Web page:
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PLL issues with ADSP-21479 EZ-Board

Question asked by matthiaswe on Mar 7, 2017
Latest reply on Mar 29, 2017 by Jithul_Janardhanan

Hey there,

we got an ADSP-21479 EZ-Board. As we want to do some profiling/benchmarking, we want to make sure that the processor is running it a relatively high clock frequency.

 

The debug output of the bootloader located in NAND flash is:

*** 21479 EZ-Board Power-On Self-Test

********************************************

Built on Feb 15 2010, at 14:29:34

Built for rev 0.1 EZ-Board

Configured PLL for 266 MHz CCLK, 133 MHz SDRAM clock

 

However, when connecting with the Standalone Debug Agent and waiting at the breakpoint when entering main the value 0x5 is read for PMCTL which refers to a PLLM value of 5 and a PLLD value of 0.

The f_CCLK should then calculate as (2 * 5 * 16.625 MHz) / 1 = 166.25 MHz which is not the expected CCLK of 266 MHz (assuming my calculations are right).

 

When compiling and running the POST example in CCES the value changes to 0x10 for PMCTL after a call to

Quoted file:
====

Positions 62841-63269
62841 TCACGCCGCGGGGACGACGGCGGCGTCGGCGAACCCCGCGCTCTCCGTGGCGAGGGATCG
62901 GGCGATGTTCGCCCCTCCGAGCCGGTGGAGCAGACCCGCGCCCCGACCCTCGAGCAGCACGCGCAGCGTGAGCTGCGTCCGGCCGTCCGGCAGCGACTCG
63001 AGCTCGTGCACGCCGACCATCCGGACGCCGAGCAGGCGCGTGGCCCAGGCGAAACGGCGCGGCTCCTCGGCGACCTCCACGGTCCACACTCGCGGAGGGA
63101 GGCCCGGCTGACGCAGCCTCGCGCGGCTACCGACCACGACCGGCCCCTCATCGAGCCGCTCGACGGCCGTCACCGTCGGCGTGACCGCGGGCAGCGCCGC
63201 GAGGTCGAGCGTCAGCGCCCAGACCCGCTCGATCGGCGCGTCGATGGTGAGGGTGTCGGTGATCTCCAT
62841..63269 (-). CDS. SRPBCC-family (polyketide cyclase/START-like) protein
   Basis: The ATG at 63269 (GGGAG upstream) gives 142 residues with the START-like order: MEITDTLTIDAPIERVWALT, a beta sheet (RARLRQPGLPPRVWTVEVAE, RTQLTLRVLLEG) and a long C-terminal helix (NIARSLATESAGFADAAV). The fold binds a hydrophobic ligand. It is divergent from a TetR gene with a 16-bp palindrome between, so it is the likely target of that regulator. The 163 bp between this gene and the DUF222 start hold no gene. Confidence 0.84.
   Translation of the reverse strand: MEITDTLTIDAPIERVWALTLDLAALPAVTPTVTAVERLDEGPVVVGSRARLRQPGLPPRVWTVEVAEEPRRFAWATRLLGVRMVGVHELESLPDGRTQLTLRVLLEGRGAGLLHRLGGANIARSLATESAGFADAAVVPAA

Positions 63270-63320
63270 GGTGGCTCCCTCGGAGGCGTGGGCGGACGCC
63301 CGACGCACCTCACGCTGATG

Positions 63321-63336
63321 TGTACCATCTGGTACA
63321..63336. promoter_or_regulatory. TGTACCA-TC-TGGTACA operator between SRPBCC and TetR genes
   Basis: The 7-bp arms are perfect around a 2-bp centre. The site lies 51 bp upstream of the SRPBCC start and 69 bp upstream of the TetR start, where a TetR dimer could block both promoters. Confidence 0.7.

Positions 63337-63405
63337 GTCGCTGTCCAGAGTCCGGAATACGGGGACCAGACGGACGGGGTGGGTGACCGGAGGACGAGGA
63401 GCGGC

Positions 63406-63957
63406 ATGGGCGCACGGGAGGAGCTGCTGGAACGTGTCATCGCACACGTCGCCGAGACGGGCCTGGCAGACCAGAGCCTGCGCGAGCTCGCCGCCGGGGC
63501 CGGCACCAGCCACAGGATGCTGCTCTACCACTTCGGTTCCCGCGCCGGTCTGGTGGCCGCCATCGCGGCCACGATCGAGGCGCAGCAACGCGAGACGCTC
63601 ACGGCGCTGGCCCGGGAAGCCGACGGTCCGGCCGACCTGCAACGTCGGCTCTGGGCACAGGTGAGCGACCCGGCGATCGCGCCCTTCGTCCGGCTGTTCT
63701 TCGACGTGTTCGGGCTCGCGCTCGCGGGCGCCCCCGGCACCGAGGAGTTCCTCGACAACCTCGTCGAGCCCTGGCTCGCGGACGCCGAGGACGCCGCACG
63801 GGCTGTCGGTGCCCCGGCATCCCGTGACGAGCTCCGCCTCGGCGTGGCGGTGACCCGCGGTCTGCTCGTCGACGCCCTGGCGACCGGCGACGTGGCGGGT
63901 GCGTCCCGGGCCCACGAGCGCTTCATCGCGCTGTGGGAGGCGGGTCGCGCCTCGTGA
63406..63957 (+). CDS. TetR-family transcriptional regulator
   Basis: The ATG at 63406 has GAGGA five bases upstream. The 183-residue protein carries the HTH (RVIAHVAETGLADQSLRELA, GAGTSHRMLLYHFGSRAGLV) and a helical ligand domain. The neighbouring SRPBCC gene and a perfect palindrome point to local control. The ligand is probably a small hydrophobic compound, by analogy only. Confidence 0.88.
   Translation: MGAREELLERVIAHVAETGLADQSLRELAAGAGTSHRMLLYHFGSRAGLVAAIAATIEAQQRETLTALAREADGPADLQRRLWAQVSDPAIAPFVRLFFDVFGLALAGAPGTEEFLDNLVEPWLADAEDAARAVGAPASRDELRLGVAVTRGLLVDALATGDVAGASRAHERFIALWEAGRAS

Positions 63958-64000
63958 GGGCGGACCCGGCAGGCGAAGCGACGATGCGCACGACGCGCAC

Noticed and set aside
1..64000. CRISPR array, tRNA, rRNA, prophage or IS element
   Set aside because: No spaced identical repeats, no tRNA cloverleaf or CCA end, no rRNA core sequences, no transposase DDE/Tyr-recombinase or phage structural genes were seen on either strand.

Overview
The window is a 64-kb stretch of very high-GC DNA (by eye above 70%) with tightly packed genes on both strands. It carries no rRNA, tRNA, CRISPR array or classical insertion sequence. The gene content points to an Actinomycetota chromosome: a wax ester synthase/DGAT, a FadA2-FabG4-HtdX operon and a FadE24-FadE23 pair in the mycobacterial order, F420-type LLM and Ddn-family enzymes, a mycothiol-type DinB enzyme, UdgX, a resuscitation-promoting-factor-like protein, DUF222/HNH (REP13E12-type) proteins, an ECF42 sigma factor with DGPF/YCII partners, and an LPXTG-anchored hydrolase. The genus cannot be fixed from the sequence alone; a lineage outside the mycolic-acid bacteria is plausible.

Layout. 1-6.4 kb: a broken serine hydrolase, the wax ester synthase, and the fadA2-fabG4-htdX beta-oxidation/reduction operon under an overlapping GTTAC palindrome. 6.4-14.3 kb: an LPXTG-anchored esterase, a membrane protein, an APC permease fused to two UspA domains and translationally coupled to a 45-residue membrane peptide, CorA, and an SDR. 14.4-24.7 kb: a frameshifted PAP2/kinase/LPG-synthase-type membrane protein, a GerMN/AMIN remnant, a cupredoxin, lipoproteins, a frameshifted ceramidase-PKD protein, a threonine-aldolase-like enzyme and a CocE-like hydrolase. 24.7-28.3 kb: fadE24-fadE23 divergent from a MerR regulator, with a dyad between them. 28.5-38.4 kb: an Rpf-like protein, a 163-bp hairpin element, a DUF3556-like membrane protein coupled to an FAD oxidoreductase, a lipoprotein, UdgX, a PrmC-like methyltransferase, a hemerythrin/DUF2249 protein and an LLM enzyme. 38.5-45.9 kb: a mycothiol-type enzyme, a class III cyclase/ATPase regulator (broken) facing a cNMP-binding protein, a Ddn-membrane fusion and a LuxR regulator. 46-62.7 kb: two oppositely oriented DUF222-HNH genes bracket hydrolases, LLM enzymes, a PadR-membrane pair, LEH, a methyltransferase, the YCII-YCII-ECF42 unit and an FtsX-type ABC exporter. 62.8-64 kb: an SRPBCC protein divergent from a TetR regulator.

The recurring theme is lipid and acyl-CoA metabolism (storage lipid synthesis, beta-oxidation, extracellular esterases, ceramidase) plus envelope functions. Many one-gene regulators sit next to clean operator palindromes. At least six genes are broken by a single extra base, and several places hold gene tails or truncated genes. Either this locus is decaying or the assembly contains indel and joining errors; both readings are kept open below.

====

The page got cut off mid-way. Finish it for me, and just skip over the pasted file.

Init_PLL(). As consequence I updated the bootloader in the NAND flash. But still: the value read by the debugger from the PMCTL register is reset to a value of 0x5 when entering main(). I made sure that the new bootloader is flashed, see debug output:

*** 21479 EZ-Board Power-On Self-Test

********************************************

Built on Mar 6 2017, at 09:30:50

How is the value overwritten? I think it cannot be the boot kernel, as this is already executed before the application code calling Init_PLL(). Is there some interference in the debug process, e.g. is there an init script run when connected via JTAG / the Standalone Debug Agent?

 

A possible solution would be to copy the Init_PLL() code to my application code but can I make sure that the CCLK is kept high when in debug mode? Furthermore, the CCLK cannot directly be measured directly - is there any code readily available to use a peripheral with a fixed divided clock frequency to supervise the PLL settings?

 

Thank you in advance!

 

Kind regards,
Matthias

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